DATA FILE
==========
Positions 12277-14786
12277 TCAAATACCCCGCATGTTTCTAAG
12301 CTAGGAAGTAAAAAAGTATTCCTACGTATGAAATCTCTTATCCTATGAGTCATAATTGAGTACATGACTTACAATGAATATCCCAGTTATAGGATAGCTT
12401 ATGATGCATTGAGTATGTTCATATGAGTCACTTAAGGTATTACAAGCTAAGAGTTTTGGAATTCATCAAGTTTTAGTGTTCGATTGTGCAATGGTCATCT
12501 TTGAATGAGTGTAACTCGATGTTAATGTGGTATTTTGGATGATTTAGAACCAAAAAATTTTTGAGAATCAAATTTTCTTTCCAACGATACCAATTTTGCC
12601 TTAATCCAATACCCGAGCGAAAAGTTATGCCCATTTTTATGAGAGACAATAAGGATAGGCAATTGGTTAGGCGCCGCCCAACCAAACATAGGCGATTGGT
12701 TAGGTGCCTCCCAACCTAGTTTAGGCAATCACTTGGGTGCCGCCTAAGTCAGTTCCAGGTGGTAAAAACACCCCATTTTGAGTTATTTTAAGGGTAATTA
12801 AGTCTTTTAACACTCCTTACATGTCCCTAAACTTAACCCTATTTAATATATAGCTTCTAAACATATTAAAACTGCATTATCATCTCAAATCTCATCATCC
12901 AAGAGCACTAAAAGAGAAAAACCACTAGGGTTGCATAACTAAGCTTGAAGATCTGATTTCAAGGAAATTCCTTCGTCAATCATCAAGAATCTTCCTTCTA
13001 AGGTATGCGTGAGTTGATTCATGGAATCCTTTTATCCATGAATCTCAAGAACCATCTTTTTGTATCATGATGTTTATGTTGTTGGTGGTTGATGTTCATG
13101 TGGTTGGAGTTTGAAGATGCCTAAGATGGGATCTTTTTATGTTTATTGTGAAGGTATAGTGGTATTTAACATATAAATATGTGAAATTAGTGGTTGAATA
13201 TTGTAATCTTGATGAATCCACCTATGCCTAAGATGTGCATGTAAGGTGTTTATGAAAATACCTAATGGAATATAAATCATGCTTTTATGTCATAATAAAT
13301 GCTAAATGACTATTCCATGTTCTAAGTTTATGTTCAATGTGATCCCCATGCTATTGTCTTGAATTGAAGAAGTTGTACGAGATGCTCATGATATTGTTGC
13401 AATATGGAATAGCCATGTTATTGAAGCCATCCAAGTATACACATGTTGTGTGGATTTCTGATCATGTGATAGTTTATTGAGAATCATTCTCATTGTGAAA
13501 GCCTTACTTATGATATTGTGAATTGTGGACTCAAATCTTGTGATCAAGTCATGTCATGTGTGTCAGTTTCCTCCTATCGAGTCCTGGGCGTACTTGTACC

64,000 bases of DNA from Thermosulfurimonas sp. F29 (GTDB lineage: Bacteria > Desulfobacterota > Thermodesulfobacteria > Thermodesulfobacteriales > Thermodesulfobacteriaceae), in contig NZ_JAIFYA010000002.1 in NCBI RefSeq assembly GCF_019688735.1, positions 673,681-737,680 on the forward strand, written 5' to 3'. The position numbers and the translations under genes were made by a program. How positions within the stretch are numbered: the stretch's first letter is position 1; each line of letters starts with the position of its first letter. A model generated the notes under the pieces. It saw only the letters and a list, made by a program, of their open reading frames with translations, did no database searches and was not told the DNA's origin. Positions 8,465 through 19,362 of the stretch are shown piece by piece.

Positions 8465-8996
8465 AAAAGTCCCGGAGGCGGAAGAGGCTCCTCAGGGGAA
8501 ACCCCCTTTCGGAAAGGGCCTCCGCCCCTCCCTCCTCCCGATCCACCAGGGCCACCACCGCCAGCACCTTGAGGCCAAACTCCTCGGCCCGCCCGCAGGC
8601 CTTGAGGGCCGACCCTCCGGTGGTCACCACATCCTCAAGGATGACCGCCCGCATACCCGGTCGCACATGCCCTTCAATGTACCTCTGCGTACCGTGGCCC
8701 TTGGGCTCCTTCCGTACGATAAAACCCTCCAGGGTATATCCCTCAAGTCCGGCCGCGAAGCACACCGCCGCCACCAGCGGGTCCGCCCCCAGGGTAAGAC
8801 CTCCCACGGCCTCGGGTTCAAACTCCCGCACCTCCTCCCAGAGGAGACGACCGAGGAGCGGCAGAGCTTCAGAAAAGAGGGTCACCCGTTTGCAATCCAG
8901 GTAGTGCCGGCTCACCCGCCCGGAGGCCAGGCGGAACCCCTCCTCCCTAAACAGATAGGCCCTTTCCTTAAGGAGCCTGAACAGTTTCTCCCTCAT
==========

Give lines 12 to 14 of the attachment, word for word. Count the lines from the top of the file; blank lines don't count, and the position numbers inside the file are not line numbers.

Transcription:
13201 TTGTAATCTTGATGAATCCACCTATGCCTAAGATGTGCATGTAAGGTGTTTATGAAAATACCTAATGGAATATAAATCATGCTTTTATGTCATAATAAAT
13301 GCTAAATGACTATTCCATGTTCTAAGTTTATGTTCAATGTGATCCCCATGCTATTGTCTTGAATTGAAGAAGTTGTACGAGATGCTCATGATATTGTTGC
13401 AATATGGAATAGCCATGTTATTGAAGCCATCCAAGTATACACATGTTGTGTGGATTTCTGATCATGTGATAGTTTATTGAGAATCATTCTCATTGTGAAA